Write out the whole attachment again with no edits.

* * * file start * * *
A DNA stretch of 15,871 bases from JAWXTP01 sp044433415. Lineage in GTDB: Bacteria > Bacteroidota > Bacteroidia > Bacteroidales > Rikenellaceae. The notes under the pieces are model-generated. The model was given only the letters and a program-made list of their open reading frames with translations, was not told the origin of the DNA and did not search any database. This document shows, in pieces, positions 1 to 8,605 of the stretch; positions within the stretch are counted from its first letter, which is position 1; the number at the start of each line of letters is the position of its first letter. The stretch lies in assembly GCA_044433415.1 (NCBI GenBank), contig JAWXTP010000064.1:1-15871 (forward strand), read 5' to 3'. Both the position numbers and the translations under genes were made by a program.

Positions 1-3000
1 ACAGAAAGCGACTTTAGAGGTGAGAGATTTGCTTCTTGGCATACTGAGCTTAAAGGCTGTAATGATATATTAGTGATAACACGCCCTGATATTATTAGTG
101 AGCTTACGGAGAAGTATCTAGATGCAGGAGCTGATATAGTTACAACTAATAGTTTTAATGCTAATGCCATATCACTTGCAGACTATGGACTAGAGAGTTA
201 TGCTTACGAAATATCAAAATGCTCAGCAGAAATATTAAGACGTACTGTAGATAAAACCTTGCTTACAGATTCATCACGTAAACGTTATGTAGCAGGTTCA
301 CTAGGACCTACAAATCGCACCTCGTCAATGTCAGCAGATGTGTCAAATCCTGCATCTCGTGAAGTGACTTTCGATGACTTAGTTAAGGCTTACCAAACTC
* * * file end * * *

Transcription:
A DNA stretch of 15,871 bases from JAWXTP01 sp044433415. Lineage in GTDB: Bacteria > Bacteroidota > Bacteroidia > Bacteroidales > Rikenellaceae. The notes under the pieces are model-generated. The model was given only the letters and a program-made list of their open reading frames with translations, was not told the origin of the DNA and did not search any database. This document shows, in pieces, positions 1 to 8,605 of the stretch; positions within the stretch are counted from its first letter, which is position 1; the number at the start of each line of letters is the position of its first letter. The stretch lies in assembly GCA_044433415.1 (NCBI GenBank), contig JAWXTP010000064.1:1-15871 (forward strand), read 5' to 3'. Both the position numbers and the translations under genes were made by a program.

Positions 1-3000
1 ACAGAAAGCGACTTTAGAGGTGAGAGATTTGCTTCTTGGCATACTGAGCTTAAAGGCTGTAATGATATATTAGTGATAACACGCCCTGATATTATTAGTG
101 AGCTTACGGAGAAGTATCTAGATGCAGGAGCTGATATAGTTACAACTAATAGTTTTAATGCTAATGCCATATCACTTGCAGACTATGGACTAGAGAGTTA
201 TGCTTACGAAATATCAAAATGCTCAGCAGAAATATTAAGACGTACTGTAGATAAAACCTTGCTTACAGATTCATCACGTAAACGTTATGTAGCAGGTTCA
301 CTAGGACCTACAAATCGCACCTCGTCAATGTCAGCAGATGTGTCAAATCCTGCATCTCGTGAAGTGACTTTCGATGACTTAGTTAAGGCTTACCAAACTC